• 2013: New TECPDS website and resources was developed and are available to the early childhood community in Texas.
  • 2017: New partnerships with the Texas Workforce Commission, Workforce Solutions of Tarrant County, and the Early Learning Alliance provided for the development of new features on TECPDS, including the Career Lattice tool and record validation for Texas Rising Star Certified Providers.
  • 2018: TECPDS started offering FREE Texas Workforce Registry accounts to all practitioners and directors, and launched new trainer tools, including accounts for Non-Registered Trainers and a Certificate Generation Tool.
  • Coming Soon...additional tools, resources, and opportunities will be available soon on TECPDS. Join our listserv and follow us on Facebook to stay up-to-date with TECPDS!

TECPDS is supported by several staff members at the Children’s Learning Institute at UTHealth and a dedicated advisory council with diverse experience in the Texas early childhood sector that provides guidance and support to TECPDS.

The TECPDS Staff consist of:
Alferma Giles, Ph.D. – Director, Texas Head Start State Collaboration Office/Texas Early Childhood Professional Development System
Tracy Anne Jones, Ed.D. - Manager, Texas Early Childhood Professional Development System

To contact the TECPDS staff, visit the Contact Us page.

The TECPDS Advisory Council consists of:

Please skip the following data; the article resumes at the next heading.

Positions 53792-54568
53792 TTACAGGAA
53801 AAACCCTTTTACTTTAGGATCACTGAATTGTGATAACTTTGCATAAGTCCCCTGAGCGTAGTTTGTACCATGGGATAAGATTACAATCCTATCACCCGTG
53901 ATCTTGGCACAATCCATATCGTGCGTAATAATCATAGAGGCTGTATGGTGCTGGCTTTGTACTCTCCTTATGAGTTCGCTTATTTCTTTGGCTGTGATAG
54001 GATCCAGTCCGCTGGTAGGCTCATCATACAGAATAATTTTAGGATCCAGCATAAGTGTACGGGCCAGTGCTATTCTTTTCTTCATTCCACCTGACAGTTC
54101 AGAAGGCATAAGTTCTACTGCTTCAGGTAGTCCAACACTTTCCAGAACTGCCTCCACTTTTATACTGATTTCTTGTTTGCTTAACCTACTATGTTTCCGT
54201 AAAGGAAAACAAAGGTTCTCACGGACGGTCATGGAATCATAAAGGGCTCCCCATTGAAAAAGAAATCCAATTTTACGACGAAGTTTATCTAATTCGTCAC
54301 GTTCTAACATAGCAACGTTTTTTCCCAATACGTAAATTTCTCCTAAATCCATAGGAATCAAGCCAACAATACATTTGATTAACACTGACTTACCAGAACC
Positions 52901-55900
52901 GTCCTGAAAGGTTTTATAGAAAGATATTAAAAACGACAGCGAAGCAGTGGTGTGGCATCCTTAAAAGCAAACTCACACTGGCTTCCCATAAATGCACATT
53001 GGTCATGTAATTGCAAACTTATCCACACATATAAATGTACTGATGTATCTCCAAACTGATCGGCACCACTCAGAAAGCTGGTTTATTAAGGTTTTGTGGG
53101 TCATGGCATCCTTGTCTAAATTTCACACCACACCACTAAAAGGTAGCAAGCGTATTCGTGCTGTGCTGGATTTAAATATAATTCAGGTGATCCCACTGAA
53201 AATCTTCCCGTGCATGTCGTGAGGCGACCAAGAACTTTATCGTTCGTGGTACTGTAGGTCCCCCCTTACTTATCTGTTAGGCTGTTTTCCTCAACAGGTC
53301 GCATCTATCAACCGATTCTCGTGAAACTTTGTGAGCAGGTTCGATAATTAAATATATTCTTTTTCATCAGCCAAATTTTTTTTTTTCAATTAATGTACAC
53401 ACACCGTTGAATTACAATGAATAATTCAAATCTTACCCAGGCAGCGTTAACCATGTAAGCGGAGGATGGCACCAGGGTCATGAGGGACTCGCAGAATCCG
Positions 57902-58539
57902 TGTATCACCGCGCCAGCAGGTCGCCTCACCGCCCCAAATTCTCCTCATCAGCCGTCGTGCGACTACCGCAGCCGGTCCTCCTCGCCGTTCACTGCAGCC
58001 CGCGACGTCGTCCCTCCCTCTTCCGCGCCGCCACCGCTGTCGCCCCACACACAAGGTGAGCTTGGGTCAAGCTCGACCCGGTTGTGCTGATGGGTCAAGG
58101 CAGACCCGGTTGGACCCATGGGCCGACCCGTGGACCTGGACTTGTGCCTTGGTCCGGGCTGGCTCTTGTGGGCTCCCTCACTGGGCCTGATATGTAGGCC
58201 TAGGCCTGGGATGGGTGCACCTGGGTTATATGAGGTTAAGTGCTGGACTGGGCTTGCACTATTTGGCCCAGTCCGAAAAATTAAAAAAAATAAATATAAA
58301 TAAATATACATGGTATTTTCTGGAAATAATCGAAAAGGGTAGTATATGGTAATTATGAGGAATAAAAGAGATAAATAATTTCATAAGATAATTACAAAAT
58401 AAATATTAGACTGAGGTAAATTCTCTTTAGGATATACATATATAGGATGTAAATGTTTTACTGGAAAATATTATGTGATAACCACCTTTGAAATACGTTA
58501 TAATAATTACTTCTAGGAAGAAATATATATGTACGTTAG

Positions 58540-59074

Alferma Giles, Houston, TX - Texas Head Start State Collaboration Office
Tracy Anne Jones, Houston, TX - Texas Early Childhood Professional Development System
April Crawford, Houston, TX - Children's Learning Institute
Catherine Chennisi, Houston, TX - Harris County Public Health
Debbie Simpson-Smith, Pasadena, TX - San Jacinto College
Elizabeth Beavers, Houston, TX - University of Houston at Clear Lake School of Education
Frank Eckles, College Station, TX - CYC Certification Institute
Howard Morrison, Austin, TX - Texas Education Agency
Jeannie Young, Austin, TX - Texas Department of Family & Protective Services
Judy Carnahan-Webb, Houston, TX - Creative Trainers and Consultants
Kim Kofron, Austin, TX - Texas Association for the Education of Young Children
Regan Dobbs, Austin, TX - Texas Workforce Commission
Sadie Funk, Dallas, TX - First3Years
Sharon Spillman, Houston, TX - Collaborative for Children